Kenya will not close borders over Ebola outbreak, Amoth says
The government has assured neighbouring countries it will not restrict cross-border movement over the Ebola outbreak in Uganda even as the country faces significant risk due to sharing the common boundary.
Health Director General Dr Patrick Amoth, speaking in Kampala, Uganda on Wednesday said such restrictions are not helpful because of the close economic and social ties between Kenya and its neighbours.
He explained to delegates attending a high-level ministerial meeting on cross-border collaboration on the response to the disease that Kenya is highly prepared to counter any threats in case of an outbreak.
“Following the declaration of the Ebola disease outbreak in Uganda, we had to put in place measures to ensure public health security of Kenya and the people including heightened surveillance at points of entry,” he told journalists at the sidelines of the meeting also meant to review preparedness and response to Ebola virus disease among nine vulnerable countries.
The meeting brought together Ministers of health and government representatives from nine African countries. They agreed on joint measures to stop the potential spread of the Ebola Virus Disease (EVD) outbreak in Uganda and beyond its borders.
On September 20, Uganda’s Ministry of Health (MoH) declared the 8th EVD outbreak in Uganda. The current outbreak is caused by the Sudan Ebola virus species.
Amoth said it will be senseless for Kenya to close her formal borders, which are few, yet the porous entry points are many, where the government has little presence.
“So it is safer for people to come through the formal border points so that we can take their contacts for purposes of following up on them for better management of any reported outbreak,” he noted, reiterating an earlier government emphasis that any outbreak will be better handled through community engagement.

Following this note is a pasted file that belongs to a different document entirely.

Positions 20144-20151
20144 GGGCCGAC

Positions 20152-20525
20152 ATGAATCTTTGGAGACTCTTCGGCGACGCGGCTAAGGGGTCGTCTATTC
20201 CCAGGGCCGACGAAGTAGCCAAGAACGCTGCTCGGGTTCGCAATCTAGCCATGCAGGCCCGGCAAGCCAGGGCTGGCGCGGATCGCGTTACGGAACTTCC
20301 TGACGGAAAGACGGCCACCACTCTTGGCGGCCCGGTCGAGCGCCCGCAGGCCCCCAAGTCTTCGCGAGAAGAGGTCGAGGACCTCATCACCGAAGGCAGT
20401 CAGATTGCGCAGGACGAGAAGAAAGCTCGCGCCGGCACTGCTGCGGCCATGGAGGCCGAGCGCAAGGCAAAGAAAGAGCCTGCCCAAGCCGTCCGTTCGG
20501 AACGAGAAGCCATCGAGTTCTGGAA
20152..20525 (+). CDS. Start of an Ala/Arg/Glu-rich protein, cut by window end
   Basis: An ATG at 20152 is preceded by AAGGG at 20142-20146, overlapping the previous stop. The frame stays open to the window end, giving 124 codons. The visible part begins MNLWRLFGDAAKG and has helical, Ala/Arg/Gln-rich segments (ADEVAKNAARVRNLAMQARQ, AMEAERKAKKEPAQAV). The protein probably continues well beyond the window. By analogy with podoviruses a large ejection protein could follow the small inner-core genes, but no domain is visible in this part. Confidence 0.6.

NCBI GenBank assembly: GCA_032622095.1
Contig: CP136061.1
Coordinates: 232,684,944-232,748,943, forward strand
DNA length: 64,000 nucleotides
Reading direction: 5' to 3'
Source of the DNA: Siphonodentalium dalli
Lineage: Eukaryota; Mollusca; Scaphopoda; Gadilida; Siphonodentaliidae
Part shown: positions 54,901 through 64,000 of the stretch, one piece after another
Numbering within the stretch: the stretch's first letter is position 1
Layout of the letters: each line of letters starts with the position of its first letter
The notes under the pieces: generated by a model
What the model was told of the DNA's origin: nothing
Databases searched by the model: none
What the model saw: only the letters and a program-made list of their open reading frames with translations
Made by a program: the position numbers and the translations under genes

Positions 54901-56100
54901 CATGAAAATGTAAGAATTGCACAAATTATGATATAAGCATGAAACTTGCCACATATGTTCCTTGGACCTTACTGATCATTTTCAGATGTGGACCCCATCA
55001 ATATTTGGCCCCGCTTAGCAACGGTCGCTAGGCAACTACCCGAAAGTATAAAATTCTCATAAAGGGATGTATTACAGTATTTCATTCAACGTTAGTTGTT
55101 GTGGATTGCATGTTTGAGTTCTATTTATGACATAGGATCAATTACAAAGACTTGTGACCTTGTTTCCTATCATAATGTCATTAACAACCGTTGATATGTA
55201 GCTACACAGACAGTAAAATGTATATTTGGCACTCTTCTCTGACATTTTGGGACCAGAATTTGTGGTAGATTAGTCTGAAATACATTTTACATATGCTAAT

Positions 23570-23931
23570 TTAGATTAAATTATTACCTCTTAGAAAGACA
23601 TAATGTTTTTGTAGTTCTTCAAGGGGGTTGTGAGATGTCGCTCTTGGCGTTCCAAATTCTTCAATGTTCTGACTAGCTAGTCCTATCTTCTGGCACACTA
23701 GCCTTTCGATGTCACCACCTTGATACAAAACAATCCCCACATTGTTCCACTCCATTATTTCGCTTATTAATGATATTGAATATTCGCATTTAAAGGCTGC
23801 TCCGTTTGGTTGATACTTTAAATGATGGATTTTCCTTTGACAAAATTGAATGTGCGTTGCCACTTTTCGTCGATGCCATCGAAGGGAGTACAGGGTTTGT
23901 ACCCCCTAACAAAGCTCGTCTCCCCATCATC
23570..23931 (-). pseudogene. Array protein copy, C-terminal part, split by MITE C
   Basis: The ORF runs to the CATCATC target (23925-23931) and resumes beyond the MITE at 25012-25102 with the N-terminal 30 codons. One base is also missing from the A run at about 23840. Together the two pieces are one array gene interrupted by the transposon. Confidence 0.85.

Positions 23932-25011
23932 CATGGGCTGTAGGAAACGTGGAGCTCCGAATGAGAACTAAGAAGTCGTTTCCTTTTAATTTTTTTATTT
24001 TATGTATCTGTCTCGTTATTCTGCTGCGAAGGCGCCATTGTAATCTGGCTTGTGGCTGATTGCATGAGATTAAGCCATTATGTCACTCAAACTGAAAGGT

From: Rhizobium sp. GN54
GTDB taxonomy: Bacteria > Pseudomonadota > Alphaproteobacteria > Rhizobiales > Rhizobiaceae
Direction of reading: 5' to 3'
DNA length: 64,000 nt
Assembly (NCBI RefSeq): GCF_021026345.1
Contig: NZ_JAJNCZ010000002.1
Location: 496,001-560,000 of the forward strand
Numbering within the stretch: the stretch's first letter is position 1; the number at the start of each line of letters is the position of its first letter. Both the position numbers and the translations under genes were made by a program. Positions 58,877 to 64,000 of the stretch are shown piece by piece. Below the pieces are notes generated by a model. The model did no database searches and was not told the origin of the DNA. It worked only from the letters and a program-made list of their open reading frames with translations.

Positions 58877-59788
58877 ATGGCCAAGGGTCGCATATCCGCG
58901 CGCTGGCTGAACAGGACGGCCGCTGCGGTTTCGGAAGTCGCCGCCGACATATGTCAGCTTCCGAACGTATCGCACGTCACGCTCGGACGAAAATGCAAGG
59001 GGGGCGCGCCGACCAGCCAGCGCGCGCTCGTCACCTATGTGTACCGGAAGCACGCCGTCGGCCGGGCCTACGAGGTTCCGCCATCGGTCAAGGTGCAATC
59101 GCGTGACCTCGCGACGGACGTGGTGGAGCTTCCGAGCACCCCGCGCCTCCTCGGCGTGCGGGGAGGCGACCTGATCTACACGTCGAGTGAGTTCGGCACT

Some of the measures the government put in place to counter any threat according to Amoth included sending alerts to the counties; defining the case management for Ebola, and identifying a specific laboratory that will carry out tests for Ebola disease in case of an outbreak.
The Wednesday meeting yielded a joint communique after the high-level emergency ministerial meeting.
It was endorsed by the ministers of health and senior government officials from Burundi, the Democratic Republic of the Congo, Kenya, Liberia, Rwanda, Sierra Leone, South Sudan, Tanzania, and Uganda. It also intends to enhance measures to prevent the cross-border spread of the Sudan Ebola virus.
“They also agreed on disease surveillance, contact tracing and monitoring, prompt alert notification, information sharing, and joint training of emergency responders, as well as carrying out simulation exercises to enhance preparedness and response,” he revealed.
There will also be joint plans to carry out cross-border readiness, including raising public awareness and conducting community engagement campaigns, and rapid cross-border deployment of medical personnel to tackle the disease.
As of October 6, 2022, a total of 64 cases - 44 confirmed and 20 possible, 32 deaths - 12 confirmed and 20 likely fatalities have been reported.
A Risk assessment conducted by WHO showed that the risk of the disease spreading to other non-affected districts in Uganda and the neighbouring countries is high due to the cross-border movement of people for trade, cultural and social connections.
Last month the Ministry of Health assured Kenyans there was no cause for alarm after a suspected case of Ebola that was reported in Kakamega County turned negative.